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Wings 'n Things on PetLifeRadio.comSusan Chamberlain, host of Wings 'n Things

Susan Chamberlain
Bird Expert, Author & Columnist

Gimme Shelter...
Cages and Accessories to Rock Your Bird's World

We'll explore the basic necessities you need for your bird's home tweet home, from cages to dishes and play stands. During this segment we'll even get specific about bar spacing and cage size for different species. Caiques are like little clowns in bird suits! Learn about this lively, sassy species from South America in our Species Spotlight segment.

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Female Announcer:   So why do seagulls live near the sea?  Because if they lived near the bay, they’d be bagels!                                   
(Laughter and applause)
Female Announcer:     Welcome to Wings and Things where you’ll find real answers to real  questions about everything you want to know about pet birds,  care, feeding,  bird products , travel , and more:  everything to make your frequent flyer a happy camper.   From parrots to parakeets, cockateels to cockatoos, you’ll  have a bird’s eye view of everything there is to know about your fun feathered friends.  So spread your wings, and get ready to fly  with your Wings and Things host:   bird expert and author-- Susan Chamberlain.
Susan Chamberlain:    Welcome to PetLifeRadio.  This is Wings and Things, and  I’m your host Susan Chamberlain.  During this segment our topic is “Gimme Shelter: Cages and Accessories to Rock Your Bird’s World”.
Bird cages have seen many incarnations through the ages.  They’ve been plain, utilitarian boxes designed simply to prevent the occupant from escaping,  ornate jewel-encrusted palaces fabricated for status symbol pets, and Victorian wonders engineered and built for discriminating collectors.  The more elaborate cages weren’t very practical, and the practical ones weren’t very attractive.   It didn’t seem to matter much until the exotic bird hobby began to grow.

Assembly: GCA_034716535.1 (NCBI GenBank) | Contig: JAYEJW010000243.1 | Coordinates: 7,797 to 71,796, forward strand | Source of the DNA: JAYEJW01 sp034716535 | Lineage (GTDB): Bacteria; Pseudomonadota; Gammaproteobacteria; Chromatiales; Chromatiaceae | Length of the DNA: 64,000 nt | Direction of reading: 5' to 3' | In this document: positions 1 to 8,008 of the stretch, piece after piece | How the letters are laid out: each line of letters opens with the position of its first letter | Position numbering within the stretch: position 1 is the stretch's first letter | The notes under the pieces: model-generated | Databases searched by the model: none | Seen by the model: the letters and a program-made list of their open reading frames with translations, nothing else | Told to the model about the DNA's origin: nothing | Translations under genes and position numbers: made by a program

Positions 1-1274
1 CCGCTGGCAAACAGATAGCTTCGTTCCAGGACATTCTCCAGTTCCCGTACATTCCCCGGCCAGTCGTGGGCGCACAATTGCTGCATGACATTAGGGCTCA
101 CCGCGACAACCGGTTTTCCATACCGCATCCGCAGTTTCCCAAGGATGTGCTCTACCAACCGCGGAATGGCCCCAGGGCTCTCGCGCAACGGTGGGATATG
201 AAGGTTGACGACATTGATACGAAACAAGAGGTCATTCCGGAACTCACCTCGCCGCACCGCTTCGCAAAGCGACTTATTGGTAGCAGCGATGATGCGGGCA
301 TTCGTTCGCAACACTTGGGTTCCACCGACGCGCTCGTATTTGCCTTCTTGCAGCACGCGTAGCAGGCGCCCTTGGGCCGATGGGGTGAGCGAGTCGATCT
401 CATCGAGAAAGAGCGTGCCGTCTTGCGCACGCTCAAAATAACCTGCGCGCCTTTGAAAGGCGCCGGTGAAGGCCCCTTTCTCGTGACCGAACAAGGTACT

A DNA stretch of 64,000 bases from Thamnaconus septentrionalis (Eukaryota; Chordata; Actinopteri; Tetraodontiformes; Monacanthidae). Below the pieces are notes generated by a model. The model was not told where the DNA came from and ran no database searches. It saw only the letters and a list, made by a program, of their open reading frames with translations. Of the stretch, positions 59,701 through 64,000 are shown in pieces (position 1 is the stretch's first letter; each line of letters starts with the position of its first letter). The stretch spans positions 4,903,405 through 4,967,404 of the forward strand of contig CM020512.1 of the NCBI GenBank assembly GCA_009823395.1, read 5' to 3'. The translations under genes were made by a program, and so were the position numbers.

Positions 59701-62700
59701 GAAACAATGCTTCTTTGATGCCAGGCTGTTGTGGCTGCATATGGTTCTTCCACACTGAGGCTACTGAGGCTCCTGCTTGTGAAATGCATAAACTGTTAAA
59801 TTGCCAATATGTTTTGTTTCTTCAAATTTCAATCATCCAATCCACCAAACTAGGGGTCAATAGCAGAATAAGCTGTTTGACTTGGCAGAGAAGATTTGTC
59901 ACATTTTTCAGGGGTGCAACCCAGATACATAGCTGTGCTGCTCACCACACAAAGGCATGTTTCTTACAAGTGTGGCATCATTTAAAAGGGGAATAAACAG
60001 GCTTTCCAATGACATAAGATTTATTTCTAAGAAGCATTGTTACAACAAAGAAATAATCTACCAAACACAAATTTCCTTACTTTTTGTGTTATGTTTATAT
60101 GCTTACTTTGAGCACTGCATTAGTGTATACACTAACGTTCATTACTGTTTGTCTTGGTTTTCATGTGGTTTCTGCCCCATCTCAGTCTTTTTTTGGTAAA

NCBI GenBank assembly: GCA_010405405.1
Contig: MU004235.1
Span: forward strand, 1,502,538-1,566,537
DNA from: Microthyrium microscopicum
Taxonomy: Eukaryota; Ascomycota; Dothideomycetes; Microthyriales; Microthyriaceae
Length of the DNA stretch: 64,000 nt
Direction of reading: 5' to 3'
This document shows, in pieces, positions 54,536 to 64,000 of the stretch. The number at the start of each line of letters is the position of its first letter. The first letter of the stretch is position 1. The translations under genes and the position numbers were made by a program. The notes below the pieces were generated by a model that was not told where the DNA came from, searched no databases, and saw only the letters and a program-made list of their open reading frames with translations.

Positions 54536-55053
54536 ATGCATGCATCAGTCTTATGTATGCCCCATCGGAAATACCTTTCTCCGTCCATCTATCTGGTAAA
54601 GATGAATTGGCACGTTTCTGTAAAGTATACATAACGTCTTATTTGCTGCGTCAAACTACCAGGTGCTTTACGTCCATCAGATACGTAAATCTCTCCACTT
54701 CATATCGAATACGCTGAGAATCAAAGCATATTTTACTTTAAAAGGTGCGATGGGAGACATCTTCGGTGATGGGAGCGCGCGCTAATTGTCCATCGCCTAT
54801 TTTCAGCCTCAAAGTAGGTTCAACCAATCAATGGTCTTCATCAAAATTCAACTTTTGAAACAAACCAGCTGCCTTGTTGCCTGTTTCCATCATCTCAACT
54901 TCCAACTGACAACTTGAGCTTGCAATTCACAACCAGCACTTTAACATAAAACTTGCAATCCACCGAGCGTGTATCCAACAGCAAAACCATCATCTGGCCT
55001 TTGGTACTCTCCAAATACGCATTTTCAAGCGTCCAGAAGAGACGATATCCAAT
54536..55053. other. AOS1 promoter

In the late 1970’s, stores specializing in tame pet birds began to appear in metropolitan areas.   Captivated by the birds’ antics and friendly personalities,  people began to buy parrots, cockatoos, and macaws in increasing numbers.  Cockateels, budgies, and other small birds rode the tail feathers of their larger cousins to even greater popularity.  Most birds went home with new cages.   And then the fun really began!
 With the exception of flight cages designed for budgees and canaries, many of the bird homes on the market were unsuited to avian habitation.  Intricate scrollwork on some decorative models proved impossible to clean, and birds sometimes got their heads and limbs caught in the curves and curly q’s.   Cages for large birds were either difficult to find, had to be custom-made, or were of questionable origin.  Cages manufactured in developing countries often contained paint or welds tainted with lead or other harmful compounds. 
Basic square box-style cages for medium-size parrots were available, however.  Quality varied according to brand, but at least people had something in which to transport  their birds to their homes and for them to live in for awhile.   Then, something interesting began to happen. 
People began to complain about the mess emanating from their bird’s cages.  They complained when they discovered that the cages themselves were difficult to clean.  It quickly became apparent that large cages required casters so they could be moved for cleaning and convenience.   People realized that birds required space, comfort, and sanitary surroundings, and they began to demand that new bird homes meet the requirements of both owner and pet.  They also wanted something attractive.  
In their quest for better bird cage, many owners became designers and manufacturers.  It was the dawning of a cage renainssance!  Today, the sky’s the limit for great bird cages and accessories.  Durable, functional,  safe, and yes, even beautiful bird and owner friendly avian accouterments are readily available.   Following are some hints to insure the satisfaction of both you and your bird:
 Make it home tweet home.  Your bird’s cage is more than a container to thwart escape.  It is his safe haven within your home.  He’ll play, sleep, eat, and perhaps even raise a family inside that cage.  A suitable cage will protect your bird from other family pets and inquisitive children.  Confine him safely inside the cage when you’re performing  dangerous- to-birds-household chores like cooking or when you must open exterior doors.   Birds are quite territorial and often become very possessive of their cages.   This is a natural behavior.   In the wild, birds guard their nests and even their trees from invasion by predators and other birds.
 At night, your bird’s cage becomes his nest or roost.  He’ll feel safe enough inside to relax and sleep.   Covering the cage in the evening can also add to his feeling of security. 
Most birds adapt readily to their new cages.  Set up and furnish the cage with toys and accessories prior to move-in day. If your bird seems apprehensive, allow him to observe this new enviroment for a day or two before you attempt to move him in.  Permit him to play on top of the new cage if possible.    He may then be curious enough to investigate the interior on his own.  Some species seem to adapt more readliy than others.  My four Amazons will barrel right into any new cage and never look back.  While it took my African grey, Burt, two weeks to garner the gumption to enter his new home.